Nevertheless, I was very pleased and relieved. It seemed that my little angel would grow into a smart, beautiful girl and she would unlikely be struck down by breast cancer, heart strike or any nasty autoimmune diseases, nor would she get Alzheimer’s disease, despite of a mildly increased diabetes susceptibility. What if the schools and insurance companies knew some of this information? ‘Quite something…’ I thought. But I knew this could be risky. I need to counsel a lawyer before passing any of her personal genome information to public school or insurance company …” (based on(1))
Personal Genomics- an introduction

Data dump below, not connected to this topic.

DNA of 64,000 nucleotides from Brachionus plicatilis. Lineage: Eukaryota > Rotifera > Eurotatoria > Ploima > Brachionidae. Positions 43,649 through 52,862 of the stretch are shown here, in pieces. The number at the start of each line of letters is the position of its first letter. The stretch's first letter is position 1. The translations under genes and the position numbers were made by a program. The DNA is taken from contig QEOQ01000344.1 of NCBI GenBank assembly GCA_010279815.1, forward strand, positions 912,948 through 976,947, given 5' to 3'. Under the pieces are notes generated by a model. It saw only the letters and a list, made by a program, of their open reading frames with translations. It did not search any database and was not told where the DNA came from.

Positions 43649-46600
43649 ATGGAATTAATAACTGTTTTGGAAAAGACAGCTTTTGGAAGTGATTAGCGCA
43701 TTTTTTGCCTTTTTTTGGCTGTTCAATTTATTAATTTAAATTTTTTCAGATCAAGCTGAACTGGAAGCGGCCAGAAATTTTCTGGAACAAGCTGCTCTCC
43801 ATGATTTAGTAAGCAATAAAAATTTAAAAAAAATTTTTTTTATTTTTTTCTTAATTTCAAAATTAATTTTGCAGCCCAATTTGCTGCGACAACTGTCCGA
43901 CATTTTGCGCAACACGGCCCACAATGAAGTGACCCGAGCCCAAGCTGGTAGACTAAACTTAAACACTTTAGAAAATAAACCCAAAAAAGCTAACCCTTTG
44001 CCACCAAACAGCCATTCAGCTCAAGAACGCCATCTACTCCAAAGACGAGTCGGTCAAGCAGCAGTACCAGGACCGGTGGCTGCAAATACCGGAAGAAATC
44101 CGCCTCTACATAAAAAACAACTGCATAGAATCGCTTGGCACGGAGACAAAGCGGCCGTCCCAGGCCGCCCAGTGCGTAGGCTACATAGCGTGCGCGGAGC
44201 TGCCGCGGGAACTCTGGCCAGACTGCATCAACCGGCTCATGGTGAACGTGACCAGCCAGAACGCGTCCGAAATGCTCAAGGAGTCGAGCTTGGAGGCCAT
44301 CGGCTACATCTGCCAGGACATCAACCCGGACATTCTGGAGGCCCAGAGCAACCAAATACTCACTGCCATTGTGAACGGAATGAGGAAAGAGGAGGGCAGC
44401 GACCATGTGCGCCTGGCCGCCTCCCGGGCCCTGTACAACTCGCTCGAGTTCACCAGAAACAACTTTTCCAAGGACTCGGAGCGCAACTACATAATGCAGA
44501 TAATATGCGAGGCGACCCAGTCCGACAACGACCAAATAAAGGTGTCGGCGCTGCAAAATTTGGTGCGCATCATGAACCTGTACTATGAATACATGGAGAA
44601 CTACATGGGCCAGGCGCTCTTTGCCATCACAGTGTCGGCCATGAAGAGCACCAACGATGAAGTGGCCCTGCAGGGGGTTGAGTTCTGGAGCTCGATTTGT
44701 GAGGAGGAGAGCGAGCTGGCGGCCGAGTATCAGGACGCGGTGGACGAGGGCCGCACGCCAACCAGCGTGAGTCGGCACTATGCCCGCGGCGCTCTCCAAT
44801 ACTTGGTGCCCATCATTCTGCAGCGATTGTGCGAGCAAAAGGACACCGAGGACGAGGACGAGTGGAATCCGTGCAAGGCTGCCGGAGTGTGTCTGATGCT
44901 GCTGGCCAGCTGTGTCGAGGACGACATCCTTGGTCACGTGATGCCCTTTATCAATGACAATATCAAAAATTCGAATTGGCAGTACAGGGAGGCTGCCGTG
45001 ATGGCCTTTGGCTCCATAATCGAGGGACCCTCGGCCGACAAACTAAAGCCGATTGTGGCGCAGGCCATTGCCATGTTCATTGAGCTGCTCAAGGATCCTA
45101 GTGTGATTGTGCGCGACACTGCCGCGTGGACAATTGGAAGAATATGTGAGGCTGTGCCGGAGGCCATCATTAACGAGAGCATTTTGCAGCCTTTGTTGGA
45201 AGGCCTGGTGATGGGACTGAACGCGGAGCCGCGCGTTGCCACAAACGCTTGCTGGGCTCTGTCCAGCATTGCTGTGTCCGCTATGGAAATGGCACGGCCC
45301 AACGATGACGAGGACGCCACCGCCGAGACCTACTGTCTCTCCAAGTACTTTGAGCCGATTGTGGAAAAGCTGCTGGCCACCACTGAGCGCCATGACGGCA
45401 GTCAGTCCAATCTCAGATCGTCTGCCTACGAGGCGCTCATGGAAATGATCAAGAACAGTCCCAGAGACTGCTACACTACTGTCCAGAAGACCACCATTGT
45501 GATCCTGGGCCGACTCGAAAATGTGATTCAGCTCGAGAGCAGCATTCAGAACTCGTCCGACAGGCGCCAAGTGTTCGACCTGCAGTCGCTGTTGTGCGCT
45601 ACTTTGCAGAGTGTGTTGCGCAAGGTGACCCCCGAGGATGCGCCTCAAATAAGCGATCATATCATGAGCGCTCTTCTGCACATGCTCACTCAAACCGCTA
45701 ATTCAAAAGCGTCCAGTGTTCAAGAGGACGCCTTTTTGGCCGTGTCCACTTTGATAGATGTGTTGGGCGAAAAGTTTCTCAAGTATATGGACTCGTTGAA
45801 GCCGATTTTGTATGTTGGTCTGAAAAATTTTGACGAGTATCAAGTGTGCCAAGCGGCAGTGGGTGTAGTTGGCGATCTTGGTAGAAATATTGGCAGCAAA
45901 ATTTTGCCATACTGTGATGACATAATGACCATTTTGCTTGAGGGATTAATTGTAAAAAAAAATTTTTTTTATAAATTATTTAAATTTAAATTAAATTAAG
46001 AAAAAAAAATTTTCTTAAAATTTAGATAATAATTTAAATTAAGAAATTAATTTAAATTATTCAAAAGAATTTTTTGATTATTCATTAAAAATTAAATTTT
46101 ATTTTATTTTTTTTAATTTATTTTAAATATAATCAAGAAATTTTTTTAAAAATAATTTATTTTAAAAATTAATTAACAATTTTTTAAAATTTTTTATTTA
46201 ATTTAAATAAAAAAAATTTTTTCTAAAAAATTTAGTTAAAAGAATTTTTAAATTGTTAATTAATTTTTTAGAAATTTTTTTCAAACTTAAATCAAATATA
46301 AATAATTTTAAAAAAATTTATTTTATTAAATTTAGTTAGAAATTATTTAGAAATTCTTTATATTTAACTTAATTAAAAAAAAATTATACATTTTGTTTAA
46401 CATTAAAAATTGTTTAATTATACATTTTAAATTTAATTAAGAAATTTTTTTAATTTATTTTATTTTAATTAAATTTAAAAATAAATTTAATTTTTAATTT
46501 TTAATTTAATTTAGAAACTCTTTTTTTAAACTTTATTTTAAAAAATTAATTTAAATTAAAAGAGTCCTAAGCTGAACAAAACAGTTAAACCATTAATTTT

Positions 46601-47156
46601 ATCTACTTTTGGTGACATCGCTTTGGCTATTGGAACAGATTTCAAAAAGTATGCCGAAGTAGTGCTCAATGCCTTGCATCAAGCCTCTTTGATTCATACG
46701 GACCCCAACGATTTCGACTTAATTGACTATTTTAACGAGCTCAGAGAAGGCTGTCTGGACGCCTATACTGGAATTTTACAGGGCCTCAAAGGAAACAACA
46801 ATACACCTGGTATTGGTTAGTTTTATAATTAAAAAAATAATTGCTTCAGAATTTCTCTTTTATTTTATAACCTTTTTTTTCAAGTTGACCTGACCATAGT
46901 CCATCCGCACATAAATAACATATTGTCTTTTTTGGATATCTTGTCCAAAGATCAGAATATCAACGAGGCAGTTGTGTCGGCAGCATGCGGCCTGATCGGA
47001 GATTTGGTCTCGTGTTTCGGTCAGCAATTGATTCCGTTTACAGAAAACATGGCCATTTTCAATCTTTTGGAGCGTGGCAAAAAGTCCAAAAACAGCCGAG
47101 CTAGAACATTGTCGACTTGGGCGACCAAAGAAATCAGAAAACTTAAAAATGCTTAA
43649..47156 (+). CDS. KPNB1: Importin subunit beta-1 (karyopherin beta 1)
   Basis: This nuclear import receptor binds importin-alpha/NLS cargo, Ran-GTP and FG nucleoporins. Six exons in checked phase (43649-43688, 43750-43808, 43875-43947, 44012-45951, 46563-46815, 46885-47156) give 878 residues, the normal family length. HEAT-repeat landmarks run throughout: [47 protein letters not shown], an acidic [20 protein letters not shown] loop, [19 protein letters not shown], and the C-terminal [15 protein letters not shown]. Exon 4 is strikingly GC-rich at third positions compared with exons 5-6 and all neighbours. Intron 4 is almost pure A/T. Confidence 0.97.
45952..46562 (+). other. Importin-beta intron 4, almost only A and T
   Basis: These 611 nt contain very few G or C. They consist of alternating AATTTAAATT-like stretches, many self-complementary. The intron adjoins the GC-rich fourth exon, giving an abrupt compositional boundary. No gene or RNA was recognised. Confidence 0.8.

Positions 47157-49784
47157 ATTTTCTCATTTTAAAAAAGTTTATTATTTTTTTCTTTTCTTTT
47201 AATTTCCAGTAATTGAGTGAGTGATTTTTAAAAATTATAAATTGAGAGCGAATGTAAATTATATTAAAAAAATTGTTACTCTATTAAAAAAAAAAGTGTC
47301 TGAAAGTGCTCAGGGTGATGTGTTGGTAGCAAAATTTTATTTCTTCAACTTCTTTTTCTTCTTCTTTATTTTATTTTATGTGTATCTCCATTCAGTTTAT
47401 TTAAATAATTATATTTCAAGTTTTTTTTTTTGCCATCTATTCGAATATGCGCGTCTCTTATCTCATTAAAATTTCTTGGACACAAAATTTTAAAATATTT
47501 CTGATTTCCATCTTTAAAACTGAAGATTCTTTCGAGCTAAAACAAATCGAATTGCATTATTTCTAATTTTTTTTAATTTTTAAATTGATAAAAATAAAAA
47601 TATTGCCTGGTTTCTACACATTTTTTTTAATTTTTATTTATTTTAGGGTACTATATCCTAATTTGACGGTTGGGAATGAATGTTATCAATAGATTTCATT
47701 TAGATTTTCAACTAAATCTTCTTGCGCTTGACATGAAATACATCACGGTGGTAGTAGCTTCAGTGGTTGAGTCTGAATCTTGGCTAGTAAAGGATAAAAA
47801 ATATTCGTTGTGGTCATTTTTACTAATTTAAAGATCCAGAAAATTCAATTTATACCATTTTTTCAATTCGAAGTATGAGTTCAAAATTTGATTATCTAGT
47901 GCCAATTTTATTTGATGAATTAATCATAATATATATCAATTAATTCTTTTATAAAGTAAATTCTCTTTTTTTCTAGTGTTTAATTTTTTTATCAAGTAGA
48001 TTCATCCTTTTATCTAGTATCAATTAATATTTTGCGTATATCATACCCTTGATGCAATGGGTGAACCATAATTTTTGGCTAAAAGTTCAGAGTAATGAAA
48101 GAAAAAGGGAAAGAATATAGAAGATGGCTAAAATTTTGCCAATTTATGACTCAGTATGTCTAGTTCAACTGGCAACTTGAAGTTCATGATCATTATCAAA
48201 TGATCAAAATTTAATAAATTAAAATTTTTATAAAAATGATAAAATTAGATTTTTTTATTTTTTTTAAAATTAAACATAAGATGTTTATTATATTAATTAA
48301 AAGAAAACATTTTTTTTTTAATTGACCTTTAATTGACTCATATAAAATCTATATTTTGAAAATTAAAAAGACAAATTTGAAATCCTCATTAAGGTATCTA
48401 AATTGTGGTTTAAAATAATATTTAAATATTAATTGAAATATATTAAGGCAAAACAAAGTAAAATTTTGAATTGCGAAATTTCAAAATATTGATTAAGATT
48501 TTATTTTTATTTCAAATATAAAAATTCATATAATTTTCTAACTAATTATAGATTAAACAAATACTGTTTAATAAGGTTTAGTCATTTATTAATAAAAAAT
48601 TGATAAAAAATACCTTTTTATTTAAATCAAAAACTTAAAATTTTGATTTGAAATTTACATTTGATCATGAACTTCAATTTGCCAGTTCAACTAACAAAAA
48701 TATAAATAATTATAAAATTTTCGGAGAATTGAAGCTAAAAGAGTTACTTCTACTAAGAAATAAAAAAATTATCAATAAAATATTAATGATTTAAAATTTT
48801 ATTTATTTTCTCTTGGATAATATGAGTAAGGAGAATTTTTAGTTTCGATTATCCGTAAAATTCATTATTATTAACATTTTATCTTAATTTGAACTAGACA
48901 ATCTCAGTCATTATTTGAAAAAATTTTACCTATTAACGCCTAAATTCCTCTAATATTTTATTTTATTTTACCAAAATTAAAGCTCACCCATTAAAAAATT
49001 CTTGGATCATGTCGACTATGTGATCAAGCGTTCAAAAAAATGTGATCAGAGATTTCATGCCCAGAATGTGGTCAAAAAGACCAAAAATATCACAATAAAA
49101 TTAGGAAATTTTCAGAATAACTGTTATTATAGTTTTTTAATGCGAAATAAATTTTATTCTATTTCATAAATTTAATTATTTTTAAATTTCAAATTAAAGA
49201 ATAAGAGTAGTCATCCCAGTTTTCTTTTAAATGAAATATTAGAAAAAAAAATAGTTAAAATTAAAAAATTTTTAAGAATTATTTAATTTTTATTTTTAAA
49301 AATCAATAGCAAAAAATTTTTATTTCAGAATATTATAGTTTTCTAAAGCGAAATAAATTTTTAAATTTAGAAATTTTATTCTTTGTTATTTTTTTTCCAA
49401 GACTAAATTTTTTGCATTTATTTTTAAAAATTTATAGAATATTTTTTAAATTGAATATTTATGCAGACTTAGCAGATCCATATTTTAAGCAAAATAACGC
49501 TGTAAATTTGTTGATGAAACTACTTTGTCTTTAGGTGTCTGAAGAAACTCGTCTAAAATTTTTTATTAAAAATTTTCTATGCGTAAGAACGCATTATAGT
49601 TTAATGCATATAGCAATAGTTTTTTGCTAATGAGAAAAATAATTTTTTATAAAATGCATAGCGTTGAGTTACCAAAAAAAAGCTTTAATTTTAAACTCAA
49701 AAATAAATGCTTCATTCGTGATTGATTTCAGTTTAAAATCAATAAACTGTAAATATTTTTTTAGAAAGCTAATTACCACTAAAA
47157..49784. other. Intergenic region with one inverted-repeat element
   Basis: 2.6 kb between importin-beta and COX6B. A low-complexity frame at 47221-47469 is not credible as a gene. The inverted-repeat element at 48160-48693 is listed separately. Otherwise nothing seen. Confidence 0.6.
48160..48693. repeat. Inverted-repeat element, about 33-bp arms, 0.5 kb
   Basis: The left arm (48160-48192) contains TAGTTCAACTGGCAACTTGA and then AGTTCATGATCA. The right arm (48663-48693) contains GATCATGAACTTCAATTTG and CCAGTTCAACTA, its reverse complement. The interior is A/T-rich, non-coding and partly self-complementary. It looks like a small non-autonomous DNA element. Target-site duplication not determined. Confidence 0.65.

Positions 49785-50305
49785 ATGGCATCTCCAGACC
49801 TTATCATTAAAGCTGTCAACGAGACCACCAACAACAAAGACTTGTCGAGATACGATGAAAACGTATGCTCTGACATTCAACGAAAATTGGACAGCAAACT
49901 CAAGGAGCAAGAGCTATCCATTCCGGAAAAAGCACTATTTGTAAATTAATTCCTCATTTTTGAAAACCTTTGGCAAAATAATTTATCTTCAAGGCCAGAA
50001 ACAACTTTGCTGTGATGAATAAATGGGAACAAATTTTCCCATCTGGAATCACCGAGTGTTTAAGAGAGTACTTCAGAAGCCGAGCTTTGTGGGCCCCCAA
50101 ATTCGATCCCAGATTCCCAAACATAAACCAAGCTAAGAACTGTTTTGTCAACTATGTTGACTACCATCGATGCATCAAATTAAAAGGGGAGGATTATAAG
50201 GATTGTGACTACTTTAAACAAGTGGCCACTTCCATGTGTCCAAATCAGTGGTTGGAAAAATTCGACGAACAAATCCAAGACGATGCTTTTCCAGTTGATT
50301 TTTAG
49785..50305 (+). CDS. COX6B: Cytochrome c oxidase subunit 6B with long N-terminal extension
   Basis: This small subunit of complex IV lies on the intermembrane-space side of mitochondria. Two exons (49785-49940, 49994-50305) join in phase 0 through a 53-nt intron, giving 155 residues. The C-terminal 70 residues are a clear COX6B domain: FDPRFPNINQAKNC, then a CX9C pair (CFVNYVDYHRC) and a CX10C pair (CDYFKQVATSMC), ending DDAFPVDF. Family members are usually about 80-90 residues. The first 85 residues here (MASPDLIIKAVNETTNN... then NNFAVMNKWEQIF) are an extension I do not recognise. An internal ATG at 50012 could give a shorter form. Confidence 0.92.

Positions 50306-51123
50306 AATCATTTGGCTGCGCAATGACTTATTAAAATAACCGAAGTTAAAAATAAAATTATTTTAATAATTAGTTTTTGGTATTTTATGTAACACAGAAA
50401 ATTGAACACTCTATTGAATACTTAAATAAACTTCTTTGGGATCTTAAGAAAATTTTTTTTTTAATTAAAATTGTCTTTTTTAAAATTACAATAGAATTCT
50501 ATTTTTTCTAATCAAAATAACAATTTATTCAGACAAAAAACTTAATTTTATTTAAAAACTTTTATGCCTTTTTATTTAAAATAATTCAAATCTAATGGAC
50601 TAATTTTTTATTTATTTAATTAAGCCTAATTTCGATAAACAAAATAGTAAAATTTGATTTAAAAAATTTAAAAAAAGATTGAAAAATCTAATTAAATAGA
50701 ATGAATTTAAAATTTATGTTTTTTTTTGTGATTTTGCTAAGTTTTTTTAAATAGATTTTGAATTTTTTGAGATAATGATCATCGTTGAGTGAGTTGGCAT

Will this fiction become a reality in 2015? Will we predict (to certain extend) a man’s future even before he can speak? Can everyone have his own life decoded and ready at his finger-point? With the blisteringly fast-paced advancement of the biotechnology industry, the answer to these questions seems to be a big YES. Now we all know that DNA is the physical carrier of genetic information. The genome is full set of genes encoding our hereditary information. Wikipedia defines personal genomics as a “branch of genomics where individual genomes are genotyped and analyzed using bioinformatics tools”. Therefore, personal genome is a person’s personal life book, a magical recipe directing two tiny cells, a sperm and an egg, develop into a 50 trillion-cell man with burgeoning intelligence, sensitive emotion and complex social behavior. 2007 saw the birth of personal genomics, which was hailed as the No.1 scientific breakthrough of the year.(2) The huge cost and labor hours of sequencing on large genome used to be the biggest hurdle. But with sequencing technology evolves rapidly, the hurdle is set to be overcome. In 2007, James Watson became the first man who had his entire genome, that is 6 billion nucleotides, sequenced at a cost of US$1.5million in two months, compared to Human Genome Project’s US$2.8 billion over 10 years.(3) Now National Human Genome Research Institute has targeted to sequence a human-sized genome for US$100000 in 2009 and US$1000 in 2014. It is reasonably optimistic to expect that personal genomics, at least the raw sequence, should be within ordinary folk’s means in the near future. Four companies – 23andme, deCODEme, Navigenics and LifeCode have launched commercial personal genome information service (not complete genome sequence though) for as low as US$399. The only private company offering full genome sequencing is Knome based in Cambrige, Massachusetts, which obviously targets a few very rich “elite” clients(4, 5). Now how to efficiently and accurately interpret this 6-billion-letter gene book remains to be a big challenge. Scientists are confident that we are slowly but steadily advance our understanding of human genetics and biology. The above story might seem to be pure fantasy 50 years, now it is becoming a realized miracle. This has been brought about by the advancement of molecular genetics and molecular diagnosis as well as rapidly development of sequencing technology.